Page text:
Most air conditioning systems in the United States use R22 Freon, an industry-standard refrigerant. Until recently, R22 Freon was plentiful, inexpensive, and readily available for recharging air conditioning systems with waning cooling capacity. This has begun to change, however, and indications are that R22 Freon will become enormously expensive until it is no longer available in 2020.
The U.S. government has determined that R22 Freon, sometimes known as HCFC-22 Freon, is harmful to the environment because it contributions to ozone depletion. The Clean Air Act, administered by the U.S. Environmental Protection Agency, requires that R22 Freon must be eliminated by the year 2020. At this time, it will no longer be manufactured and can no longer be used as a refrigerant in air conditioning systems. R22 Freon must be replaced by the safer R410A Freon, which will become the standard refrigerant in air conditioning systems.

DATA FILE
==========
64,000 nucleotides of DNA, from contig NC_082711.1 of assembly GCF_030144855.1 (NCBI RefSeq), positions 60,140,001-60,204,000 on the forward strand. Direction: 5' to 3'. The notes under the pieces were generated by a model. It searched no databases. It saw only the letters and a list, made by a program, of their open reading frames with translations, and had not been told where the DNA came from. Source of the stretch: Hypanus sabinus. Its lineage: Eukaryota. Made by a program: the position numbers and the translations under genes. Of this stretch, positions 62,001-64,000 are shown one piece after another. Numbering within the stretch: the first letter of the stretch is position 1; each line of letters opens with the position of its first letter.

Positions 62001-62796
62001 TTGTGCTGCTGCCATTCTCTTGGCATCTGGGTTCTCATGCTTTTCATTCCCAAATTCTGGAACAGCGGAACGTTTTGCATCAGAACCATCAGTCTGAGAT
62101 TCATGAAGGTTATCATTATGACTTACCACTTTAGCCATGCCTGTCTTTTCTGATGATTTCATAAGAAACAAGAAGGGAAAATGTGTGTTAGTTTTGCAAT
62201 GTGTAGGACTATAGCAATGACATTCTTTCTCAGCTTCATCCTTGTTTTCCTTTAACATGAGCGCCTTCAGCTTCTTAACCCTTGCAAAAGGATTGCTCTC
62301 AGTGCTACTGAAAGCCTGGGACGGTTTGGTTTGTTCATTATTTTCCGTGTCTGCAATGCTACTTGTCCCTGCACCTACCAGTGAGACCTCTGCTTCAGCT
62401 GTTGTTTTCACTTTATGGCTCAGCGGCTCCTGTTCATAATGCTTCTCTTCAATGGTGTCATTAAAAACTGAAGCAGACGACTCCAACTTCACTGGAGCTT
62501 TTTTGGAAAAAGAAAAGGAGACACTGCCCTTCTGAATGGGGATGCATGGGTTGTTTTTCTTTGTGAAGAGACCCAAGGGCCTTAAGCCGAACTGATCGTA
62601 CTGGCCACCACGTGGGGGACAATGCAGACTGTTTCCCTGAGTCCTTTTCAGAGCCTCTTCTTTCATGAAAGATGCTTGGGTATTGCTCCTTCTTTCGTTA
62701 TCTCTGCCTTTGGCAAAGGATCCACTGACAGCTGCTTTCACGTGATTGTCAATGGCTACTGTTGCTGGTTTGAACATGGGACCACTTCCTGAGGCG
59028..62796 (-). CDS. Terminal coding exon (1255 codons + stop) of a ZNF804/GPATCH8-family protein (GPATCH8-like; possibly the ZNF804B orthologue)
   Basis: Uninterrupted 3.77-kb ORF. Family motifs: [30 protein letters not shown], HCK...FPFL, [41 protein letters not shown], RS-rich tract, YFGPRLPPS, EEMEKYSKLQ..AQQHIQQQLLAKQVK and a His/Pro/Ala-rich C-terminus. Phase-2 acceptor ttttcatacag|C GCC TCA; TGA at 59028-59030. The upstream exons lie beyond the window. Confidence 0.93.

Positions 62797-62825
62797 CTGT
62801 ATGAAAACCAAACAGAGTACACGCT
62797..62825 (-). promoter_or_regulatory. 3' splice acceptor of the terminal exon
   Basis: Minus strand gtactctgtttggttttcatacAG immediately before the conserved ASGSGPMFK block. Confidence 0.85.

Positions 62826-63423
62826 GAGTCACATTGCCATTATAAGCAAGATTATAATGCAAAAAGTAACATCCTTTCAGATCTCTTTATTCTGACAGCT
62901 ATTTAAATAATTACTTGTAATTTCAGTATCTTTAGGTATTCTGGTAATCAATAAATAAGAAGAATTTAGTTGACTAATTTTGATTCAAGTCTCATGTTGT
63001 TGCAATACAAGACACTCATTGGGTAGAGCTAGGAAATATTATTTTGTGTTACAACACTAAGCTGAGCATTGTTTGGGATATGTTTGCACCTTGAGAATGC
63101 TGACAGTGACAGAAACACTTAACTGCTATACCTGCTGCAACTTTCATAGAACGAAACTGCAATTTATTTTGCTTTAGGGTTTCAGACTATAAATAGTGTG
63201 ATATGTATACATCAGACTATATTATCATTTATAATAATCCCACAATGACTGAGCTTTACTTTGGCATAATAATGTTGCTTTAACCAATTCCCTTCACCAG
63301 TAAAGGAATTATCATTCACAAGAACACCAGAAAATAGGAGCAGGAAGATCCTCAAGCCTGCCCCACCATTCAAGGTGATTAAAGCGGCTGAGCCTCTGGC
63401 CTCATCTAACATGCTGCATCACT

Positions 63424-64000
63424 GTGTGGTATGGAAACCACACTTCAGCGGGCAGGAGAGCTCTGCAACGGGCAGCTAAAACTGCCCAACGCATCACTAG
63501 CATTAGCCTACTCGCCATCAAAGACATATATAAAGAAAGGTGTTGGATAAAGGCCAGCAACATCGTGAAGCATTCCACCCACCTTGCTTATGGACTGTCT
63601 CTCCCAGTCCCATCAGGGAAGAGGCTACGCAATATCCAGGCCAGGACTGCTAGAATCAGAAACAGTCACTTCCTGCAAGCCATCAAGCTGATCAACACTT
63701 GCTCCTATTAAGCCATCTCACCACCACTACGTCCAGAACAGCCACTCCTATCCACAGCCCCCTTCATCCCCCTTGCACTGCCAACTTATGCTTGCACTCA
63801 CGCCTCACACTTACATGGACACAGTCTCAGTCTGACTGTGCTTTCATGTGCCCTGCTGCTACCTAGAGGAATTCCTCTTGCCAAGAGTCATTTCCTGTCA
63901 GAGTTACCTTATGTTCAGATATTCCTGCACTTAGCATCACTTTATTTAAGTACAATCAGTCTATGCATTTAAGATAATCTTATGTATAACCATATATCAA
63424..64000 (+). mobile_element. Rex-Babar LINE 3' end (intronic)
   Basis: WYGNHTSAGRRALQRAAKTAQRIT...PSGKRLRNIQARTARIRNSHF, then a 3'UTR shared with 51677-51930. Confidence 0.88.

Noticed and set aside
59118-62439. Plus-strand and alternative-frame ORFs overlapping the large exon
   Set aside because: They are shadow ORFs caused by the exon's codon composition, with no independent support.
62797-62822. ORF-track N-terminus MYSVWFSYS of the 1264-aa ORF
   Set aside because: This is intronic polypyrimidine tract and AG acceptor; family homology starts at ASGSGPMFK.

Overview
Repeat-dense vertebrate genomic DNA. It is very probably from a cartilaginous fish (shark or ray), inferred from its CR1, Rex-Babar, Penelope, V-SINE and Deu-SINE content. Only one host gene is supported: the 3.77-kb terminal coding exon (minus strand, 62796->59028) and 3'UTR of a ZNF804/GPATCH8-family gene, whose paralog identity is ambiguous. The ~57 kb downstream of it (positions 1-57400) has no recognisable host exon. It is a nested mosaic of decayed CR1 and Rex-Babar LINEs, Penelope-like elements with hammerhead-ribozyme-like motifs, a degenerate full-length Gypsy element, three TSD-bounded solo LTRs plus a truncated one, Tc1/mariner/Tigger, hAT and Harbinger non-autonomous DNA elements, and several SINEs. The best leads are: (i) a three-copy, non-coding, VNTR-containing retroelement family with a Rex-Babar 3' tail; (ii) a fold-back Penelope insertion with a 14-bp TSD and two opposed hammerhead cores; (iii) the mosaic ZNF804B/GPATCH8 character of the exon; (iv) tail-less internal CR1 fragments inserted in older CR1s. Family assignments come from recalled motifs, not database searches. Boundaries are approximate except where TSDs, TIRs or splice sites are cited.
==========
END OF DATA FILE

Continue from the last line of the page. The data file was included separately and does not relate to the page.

As a homeowner with a functioning air conditioning system, this regulatory requirement leaves you facing two expensive prospects. First, the cost of R22 Freon has begun to rise and is expected to continue increasing as the 2020 deadline approaches. By the time the cut-off date arrives, R22 Freon will likely be extraordinarily expensive.
Second, most existing air conditioners cannot use R410A Freon. This means that the majority of air conditioners in use in 2012 — as many as 80 percent of them — will need to be completely replaced. This leaves most American homeowners with the choice of spending thousands of dollars for new equipment or being left without a home cooling system entirely.
Now may be a good time to replace your existing air conditioner with a high-efficiency model that uses R410A Freon. High-efficiency air conditioners can be an expensive investment, but keep in mind that they offer monthly savings on cooling expenses that can be large enough to almost pay for the new system by the 2020 deadline.
Detmer & Sons, Inc. has been providing quality heating and cooling services to Dayton and the surrounding area for more than 30 years. We can help you decide if you should continue to use R22 freon or update to a new system.
Our goal is to help educate our customers about energy and home comfort issues (specific to HVAC systems). For more information about R22 freon and other HVAC topics, download our free Home Comfort Resource guide.